Scot Nakagawa

scott nakagawaScot Nakagawa got his first job as a community organizer in 1980, and since then has worked in organizational management, social research, public policy analysis and advocacy, and philanthropy. He also has a background as a teacher and a service provider working with low-income communities to create accountable organizations that are responsive to community needs. Before forming ChangeLab, Scot served as the Field Director of the National Gay and Lesbian Task Force, Associate Director of the Western Prison Project (now the Partnership for Safety and Justice), Interim Executive Director of Social Justice Fund Northwest, Executive Director of the McKenzie River Gathering Foundation, and as Education Co-Coordinator of the Highlander Research and Education Center. Scot’s primary work in progressive social change has been as a social movement analyst with a particular emphasis on analyzing and creating strategies to counter rightwing movements. His current blog, Race Files, addresses race and racism in U.S. politics and culture.

White Progressive Colorblindness

White Progressive Colorblindess

lived for nearly 25 years in Portland, Oregon. There I staffed an organization dedicated to fighting vigilante white supremacists. In order to fight the white right, we built a base that was made up almost entirely of white progressives. I also served as the Executive Director of the McKenzie River Gathering Foundation, a financial resource […]

Gentrification – Racial Tension in the City

Gentrification

Scot Nakagawa: So you grow up in the burbs, attend better schools and enjoy other advantages as a result, and then decide that now that you’re a big wage earner, you’d rather live where the poor people are and push them to the places you’re abandoning because those neighborhoods make you “nauseated.”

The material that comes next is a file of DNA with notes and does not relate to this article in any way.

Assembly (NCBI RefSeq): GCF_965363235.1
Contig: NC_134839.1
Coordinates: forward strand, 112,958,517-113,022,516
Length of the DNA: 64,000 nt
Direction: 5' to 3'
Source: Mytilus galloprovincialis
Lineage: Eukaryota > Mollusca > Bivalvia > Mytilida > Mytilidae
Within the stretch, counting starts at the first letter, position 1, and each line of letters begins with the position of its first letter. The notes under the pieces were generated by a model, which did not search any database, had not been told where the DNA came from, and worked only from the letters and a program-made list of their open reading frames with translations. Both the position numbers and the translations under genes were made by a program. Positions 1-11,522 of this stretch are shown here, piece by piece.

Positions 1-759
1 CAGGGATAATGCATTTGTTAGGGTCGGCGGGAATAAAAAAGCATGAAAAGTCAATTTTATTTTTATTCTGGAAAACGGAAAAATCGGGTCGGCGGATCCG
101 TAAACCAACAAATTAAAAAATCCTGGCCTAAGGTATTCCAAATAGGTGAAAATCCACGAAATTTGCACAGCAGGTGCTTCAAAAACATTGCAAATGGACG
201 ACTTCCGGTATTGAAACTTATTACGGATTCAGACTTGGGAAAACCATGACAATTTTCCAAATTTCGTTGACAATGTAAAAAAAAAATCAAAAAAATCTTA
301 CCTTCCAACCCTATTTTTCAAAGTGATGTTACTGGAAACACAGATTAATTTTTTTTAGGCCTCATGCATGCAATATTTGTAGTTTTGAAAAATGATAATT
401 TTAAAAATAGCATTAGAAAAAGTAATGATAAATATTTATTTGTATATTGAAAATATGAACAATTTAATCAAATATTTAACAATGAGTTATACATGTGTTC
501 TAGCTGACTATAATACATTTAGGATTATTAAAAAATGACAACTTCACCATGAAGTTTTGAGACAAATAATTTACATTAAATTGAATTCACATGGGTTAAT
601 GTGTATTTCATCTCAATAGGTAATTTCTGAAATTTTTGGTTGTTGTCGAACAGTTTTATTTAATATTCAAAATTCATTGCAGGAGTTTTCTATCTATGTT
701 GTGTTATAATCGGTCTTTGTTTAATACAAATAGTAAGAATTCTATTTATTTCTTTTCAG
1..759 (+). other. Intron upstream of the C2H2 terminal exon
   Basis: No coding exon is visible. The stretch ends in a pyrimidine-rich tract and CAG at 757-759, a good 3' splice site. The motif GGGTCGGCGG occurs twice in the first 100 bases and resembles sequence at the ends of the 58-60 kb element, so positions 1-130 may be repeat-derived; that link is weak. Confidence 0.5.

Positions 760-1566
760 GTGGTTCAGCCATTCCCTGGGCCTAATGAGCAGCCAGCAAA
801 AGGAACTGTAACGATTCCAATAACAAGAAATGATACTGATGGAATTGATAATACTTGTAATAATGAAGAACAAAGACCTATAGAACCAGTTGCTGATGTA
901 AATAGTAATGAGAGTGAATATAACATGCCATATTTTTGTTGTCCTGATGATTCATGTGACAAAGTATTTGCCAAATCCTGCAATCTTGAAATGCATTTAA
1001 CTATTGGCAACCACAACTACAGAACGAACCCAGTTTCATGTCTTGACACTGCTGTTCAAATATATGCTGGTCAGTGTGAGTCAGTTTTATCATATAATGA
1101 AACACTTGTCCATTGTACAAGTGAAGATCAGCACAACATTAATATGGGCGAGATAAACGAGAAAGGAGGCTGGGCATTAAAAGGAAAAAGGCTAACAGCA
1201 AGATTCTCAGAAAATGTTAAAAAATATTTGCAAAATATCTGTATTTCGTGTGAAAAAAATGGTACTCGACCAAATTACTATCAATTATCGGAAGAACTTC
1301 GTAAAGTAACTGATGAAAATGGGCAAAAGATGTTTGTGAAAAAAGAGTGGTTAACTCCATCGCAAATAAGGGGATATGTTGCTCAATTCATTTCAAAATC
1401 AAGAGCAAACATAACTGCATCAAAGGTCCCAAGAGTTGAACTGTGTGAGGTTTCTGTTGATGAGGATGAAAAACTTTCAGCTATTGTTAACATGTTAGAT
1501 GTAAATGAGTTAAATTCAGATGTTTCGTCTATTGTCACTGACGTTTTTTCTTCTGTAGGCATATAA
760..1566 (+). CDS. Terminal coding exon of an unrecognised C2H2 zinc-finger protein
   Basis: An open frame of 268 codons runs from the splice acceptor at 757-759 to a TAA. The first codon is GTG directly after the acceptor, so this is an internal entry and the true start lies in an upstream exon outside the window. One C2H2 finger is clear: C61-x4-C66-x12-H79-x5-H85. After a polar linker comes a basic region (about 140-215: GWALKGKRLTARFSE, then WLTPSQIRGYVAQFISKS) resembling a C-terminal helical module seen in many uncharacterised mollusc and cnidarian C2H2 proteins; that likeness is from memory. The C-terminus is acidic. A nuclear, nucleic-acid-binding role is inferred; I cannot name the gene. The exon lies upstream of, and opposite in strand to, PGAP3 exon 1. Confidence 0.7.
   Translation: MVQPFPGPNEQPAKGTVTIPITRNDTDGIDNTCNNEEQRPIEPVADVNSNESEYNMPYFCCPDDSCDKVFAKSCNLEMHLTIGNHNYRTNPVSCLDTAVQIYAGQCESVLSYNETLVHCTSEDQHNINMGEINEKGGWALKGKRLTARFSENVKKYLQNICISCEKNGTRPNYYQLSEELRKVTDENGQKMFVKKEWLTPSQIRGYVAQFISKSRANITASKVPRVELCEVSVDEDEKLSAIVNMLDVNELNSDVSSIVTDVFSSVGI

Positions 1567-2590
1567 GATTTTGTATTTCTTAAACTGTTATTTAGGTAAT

When Blacks and Asians Clash

Blacks and Asians Clash

Scot Nakagawa: By sensationalizing Black-Asian tensions (and isolating these tensions from the tensions between Blacks and whites, whites and Asians, Asians and Latinos, Native Americans and settlers, etc.) while also ignoring the context for them, the media also heightens those very same tensions.

The Language of Anti-Racism

Ending White Supremacy

Scot Nakagawa: American history revolves around the story of the exploitation and exclusion of Black people. We live in denial of this reality at our own great peril.

What Goes Down in Ferguson Is a 99% Issue

Peaceful Ferguson Protests

Scot Nakagawa: The crisis of Ferguson is also being driven by changing racial demographics and forced migration. And in these dynamics, Black people are just the canaries the mine shaft. What happens to them is a harbinger of what may happen to all of us.

James Baldwin’s Giovanni’s Room

james baldwin

Scot Nakagawa: Like Van Gogh, Baldwin drew our attentions to lives lived on the margins of the known world in the 20th century just as we margin-dwellers were beginning to push toward the cultural center, contributing, in the process, to its continuing disintegration.

O’Reilly, Race, and Asian Americans

Bill OReilly Asian Americans

Scot Nakagawa: Wednesday, Bill O’Reilly took us from the No Spin Zone to the make-your-head-spin zone in his rant, “The Truth About White Privilege.” And what was O’Reilly’s “truth?” That white privilege is a myth, the proof of which lies in the experience of Asian Americans.

Pot Legalization Dead End for Poor

Pot Legalization

Scot Nakagawa: While I support legalization as an incremental step in the right direction, I think we are wrong to promote legalization as a means of achieving racial justice.

How The Asians Did Not Become White

are asians white

Scot Nakagawa: Asians are the least likely among all racial groups to make it to the top in the private sector, including among law firms, again in spite of being better educated.